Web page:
Also, keep in mind that I have what I call a "jobby job" right now, which is what a lot of people would refer to as a "real job."
I have a friend who is a hugely, ridiculously, disgustingly talented graphic designer and artist. Many of you know precisely who I'm referring to right now, and you're right. She's my best friend. You know why? Because...remember that blog I posted about "surrounding yourself with successful people" and "you are your friends"? She's the epitome of what a hard-working, ass-kicking, golden-hearted human being is. She's insanely good at what she does, and she is my personal cheerleader, vice versa. Her art actually freaks me out because it's so good, and I have watched her evolve over the couple of years I've known her, and it legit SCARES me how much she is growing in her creativity when I thought she couldn't get any better.
Somebody asked my friend to PAY THEM to use her work. She actually screenshotted the message and sent it to me. A chick over in Europe had created a super generic, copy & paste message littered with typos and informal language. And she actually had the audacity to say "For a small fee of blah blah your name will be credited to my 10,000 followers on blah blah blah bullcrap blah." It was especially funny, because she didn't even have 10k followers, and no one knew who she was. It was obviously a mass email trying to get whatever amount of money for free work. It's safe to say my friend didn't even respond, but it's frustrating as hell - especially because of the frequency - when people ask you to provide a service - WORK - for free, and even more ridiculous when someone tries to get you to pay them to provide your service...
People gotta eat! People gotta pay rent! I got bills to pay! If you expect someone to provide their craft for free, expect to do the same. Do not take creative people's jobs any less seriously than any "real job," because our jobs are that much harder because of people who don't see them as "real jobs." We get punished in more ways than one for being creative, different, a little spacey at times. If creatives want to offer up their services, that's one thing. I love working with the Humane Society of Elmore County back home in Alabama. I do my best to help them out, even if it's just by being present, at events. Also, I just love the people. I love being involved in the cause, and many of my furry family members are from that shelter. I've fed homeless on Christmas, BECAUSE I WANTED TO on my own free time. I needed to do it. They didn't ask me to, but rather I sought them out and made the necessary arrangements.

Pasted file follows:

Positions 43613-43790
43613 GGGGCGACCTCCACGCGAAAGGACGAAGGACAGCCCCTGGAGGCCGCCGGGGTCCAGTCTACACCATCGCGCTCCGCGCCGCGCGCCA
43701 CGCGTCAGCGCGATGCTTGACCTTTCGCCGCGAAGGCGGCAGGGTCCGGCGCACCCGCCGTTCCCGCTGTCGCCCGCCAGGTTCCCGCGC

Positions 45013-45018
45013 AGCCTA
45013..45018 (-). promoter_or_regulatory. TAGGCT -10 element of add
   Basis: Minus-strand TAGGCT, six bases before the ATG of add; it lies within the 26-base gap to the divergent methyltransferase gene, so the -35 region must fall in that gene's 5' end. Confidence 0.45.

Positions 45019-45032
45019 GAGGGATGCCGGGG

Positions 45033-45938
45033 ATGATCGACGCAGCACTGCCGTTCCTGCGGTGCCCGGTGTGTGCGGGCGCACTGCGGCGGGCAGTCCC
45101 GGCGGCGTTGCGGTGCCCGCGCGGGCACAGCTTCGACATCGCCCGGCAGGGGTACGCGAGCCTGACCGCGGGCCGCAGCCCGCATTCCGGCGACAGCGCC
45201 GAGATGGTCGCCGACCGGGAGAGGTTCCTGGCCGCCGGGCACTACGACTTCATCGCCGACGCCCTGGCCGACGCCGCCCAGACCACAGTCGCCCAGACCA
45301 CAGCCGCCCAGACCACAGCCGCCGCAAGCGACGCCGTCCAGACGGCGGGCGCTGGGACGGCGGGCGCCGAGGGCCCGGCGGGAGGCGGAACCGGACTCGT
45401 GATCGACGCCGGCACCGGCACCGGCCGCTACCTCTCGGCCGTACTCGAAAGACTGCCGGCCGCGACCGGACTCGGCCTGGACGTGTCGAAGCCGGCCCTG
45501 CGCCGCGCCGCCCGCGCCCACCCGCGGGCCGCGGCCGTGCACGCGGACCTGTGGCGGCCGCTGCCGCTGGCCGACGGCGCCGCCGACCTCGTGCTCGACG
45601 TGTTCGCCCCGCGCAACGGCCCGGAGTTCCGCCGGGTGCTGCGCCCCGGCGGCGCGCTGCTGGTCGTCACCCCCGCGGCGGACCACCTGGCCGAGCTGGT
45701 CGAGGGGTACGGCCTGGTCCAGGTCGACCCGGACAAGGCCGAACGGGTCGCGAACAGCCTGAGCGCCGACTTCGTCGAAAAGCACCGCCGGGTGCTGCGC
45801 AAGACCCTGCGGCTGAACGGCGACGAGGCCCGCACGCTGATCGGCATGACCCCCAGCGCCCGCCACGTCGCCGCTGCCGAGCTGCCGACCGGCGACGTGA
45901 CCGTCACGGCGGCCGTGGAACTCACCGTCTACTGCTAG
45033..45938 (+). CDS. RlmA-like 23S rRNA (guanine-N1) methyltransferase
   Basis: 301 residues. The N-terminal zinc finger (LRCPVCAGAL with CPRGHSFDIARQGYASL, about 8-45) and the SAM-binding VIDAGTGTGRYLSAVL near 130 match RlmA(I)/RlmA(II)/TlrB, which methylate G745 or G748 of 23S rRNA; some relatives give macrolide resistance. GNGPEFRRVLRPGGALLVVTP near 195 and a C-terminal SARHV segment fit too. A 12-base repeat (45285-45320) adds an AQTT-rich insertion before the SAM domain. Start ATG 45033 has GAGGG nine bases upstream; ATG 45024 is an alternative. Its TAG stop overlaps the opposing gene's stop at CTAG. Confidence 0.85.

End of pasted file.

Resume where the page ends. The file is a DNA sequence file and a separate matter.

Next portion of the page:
Don't tell me you're not going to pay me because the gig is for "experience" or "exposure" UNLESS it really is. I mean, if Bonnaroo asked me to perform for free for exposure, I'd go. Or Coachella, Stagecoach...that's a different story, because that's next level for me. Other than that, please understand that I get at least 200 requests a year to play for free. If I took every free show, I'd be super skinny and hungry 24/7 and unable to live in my apartment. Please understand that there's a balance at work, and a creative saying "No" doesn't mean we hate your cause or never ever want to work with you. Give us some gas money and maybe comp our meal if you're gonna have us do something for free. Maintain and nurture that relationship, if it's a collaboration, but PLEASE don't ask us to take a step backward if it's only going to hurt us.
Also, if you're in any artistic field, whether it's drawing, painting, graphics, studio production, writing, singing, etc., weigh the pros and cons of whatever gig is asking you to perform for free. Some are really great - like Toys For Tots around Christmastime and similar happenings. Perhaps its an unpaid internship. Think about your expenses and where your current finances stand. It doesn't hurt to look ahead and start thinking about tax season, either. Look at your ultimate goal as well as the smaller goals you have set for yourself to get there. Write them down! Writing things down is CRITICAL. Be real with yourself, and if you can't do it or it's going to pull you backwards, don't do it. It's okay. Onward and upward!